Our new blog series, CoffeeBreak Conversations is meant to be read in less time than it takes you to enjoy a cup of your favorite break-time beverage. We'll be interviewing members of the career and education technology ecosystem and sharing their different perspectives, experiences, and predictions for our industry. Stay tuned!
First up in the series, we interviewed one of our very own, uConnect founder, David Kozhuk, based in Boston, MA.
Want to nominate someone for a CoffeeBreak Conversation? email us.
You founded uConnect 5 years ago in 2013, tell us the story!
I wasn’t trying to be an ed tech entrepreneur, it all happened organically, and over time.
My interest in career pathways started in high school. My sister, who is 10 years older than me, went to Boston University and launched a career in Investment Banking upon graduation. I was 12 or 13 at the time but totally fascinated by her job. I started grabbing the WSJ from our driveway before my dad could get to it and started following capital markets.
When I went off to college, I knew I wanted to follow in my sister’s footsteps and launch a career in finance. When I got to campus, freshman year, that vision encouraged me to be very purposeful in my engagement. I joined the Finance Society freshman year, I was meeting with Finance professors who were teaching classes I wasn’t able to take yet, and I was definitely leveraging the resources and alumni networks in the career center. By the time I graduated, I had 5 internships and landed a full-time job with a private equity firm.
It wasn’t until 2013 that the idea for uConnect started to crystalize. I was tasked with recruiting a few Jr. Financial Analysts for my firm, so I immediately thought to call the head of career services at my alma mater to set up a recruiting event. Much to my dismay, when I arrived on campus for the event, only three students showed up and only one of those three knew what I did.
It was then, I realized that not everyone had the same career-aligned college experience that I had. Many students weren’t thinking about their career and many of the valuable resources living in the career center were going overlooked and underutilized.
After the event, the head of career services and I went out for lunch and she shared that engaging students, especially younger students, was her biggest challenge, and she didn’t have any marketing tools to help her. It immediately occurred to me that the lack of engagement with career services was not only having an impact on student success but institutional effectiveness.
I really liked my job, so I wasn’t as eager as you might think to jump ship and launch a start-up serving higher ed career services, but upon reaching out to 100+ institutions to ask them how engagement was with their career services, I found a true market need.
In November of 2013, I officially quit my job in private equity to launch uConnect as a career services marketing solution.
Since then, what shifts have you seen in higher education career services (or higher ed in general, related to career services) AND if you could wave a magic wand, what changes would you want for career services?
We have seen career services become more of a priority. Awesome research from folks like Strada Education and the Gallup-Purdue index has surfaced important trends such as more than 80% of students citing career advancement as the primary reason for enrolling in college.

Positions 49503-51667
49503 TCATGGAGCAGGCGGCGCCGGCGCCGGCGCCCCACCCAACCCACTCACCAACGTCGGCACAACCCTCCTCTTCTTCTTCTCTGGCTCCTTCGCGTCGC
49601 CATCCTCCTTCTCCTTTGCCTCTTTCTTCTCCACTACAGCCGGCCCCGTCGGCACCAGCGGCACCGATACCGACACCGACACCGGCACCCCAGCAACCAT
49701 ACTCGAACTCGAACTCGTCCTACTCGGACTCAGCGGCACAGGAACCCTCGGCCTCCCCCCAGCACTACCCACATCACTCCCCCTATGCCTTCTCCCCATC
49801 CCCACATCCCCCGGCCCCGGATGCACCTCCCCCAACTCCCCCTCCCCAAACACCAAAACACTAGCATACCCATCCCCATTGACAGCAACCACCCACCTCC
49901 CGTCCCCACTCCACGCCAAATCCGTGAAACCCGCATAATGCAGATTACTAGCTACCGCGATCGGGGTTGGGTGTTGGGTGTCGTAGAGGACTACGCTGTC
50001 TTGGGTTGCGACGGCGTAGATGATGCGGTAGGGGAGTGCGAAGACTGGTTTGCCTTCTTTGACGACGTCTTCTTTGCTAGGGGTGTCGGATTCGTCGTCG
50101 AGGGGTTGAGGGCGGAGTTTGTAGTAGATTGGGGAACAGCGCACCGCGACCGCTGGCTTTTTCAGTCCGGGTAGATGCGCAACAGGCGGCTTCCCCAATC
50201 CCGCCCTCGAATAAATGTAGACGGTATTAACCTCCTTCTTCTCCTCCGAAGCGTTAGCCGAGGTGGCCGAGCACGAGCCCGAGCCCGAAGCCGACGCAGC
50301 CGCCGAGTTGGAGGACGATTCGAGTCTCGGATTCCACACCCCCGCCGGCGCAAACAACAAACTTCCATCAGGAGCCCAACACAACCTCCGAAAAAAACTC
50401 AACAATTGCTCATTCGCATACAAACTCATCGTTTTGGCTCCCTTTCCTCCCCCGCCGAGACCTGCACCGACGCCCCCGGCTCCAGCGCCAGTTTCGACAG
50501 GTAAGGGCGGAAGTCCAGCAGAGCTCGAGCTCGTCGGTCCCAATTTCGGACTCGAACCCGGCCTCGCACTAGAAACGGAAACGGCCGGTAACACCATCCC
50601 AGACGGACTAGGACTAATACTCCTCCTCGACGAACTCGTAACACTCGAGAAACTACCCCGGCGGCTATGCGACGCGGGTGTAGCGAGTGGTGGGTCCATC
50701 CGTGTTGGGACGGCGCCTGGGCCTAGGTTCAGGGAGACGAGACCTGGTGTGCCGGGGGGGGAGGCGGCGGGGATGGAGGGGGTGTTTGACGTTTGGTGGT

We've also seen a trend toward more urgency, autonomy and strategy from career services leaders - if I could wave a wand, I'd want leaders at every institution to prioritize career services for their students.
How have these industry shifts inspired you, and the work you and your team are doing at uConnect?
As it becomes apparent that making career a bigger part of the campus culture and student experience will be the norm going forward, schools are integrating the work of career into other parts of the campus ecosystem.
The work we’re doing at uConnect has evolved in the sense that we are helping schools seamlessly integrate career pathway resources into other parts of the student experience, like enrollment, advising and campus life.
We assume you spend a fair amount of time talking to higher ed leaders, what’s up next? What will 2019 be the year of?
I often hypothesize that the last 10 years of innovation in higher ed has been about making education more accessible. Curriculums are online, critical student success tools like the LMS are mobile, scholarships are more attainable, etc... These are all critical to improving higher education. The next 10 years is about making higher education worthwhile, and helping schools prove ROI to a growing market of prospective learners who, more than ever, need continuing education, but are perhaps more skeptical than ever before.
More practically, I believe that there will be more transparency in the admission process. Prospects and parents have been asking about outcomes and pathway data for decades. In 2019, there will be a trend towards a tighter connection between career services and admissions to give prospects more insight into the career possibilities at every schools. We’re starting to see a little of this already as schools are refreshing their career center brands, updating their websites and even publicly presenting career outcome data to highlight the possibilities.
Who's someone you'd like to sit down with for a CoffeeBreak Conversation?
I just listened to an interview with Patty McCord, Chief Talent Officer at Netflix, and author of the famous Netflix Culture Deck. I think a lot about people operations and would love to pick her brain.
Thanks David, keep fighting the good fight!
Stay tuned for our next CoffeeBreak Conversation featuring Rick Delvecchio, Director of Career Development at Quinnipiac University College of Arts & Sciences.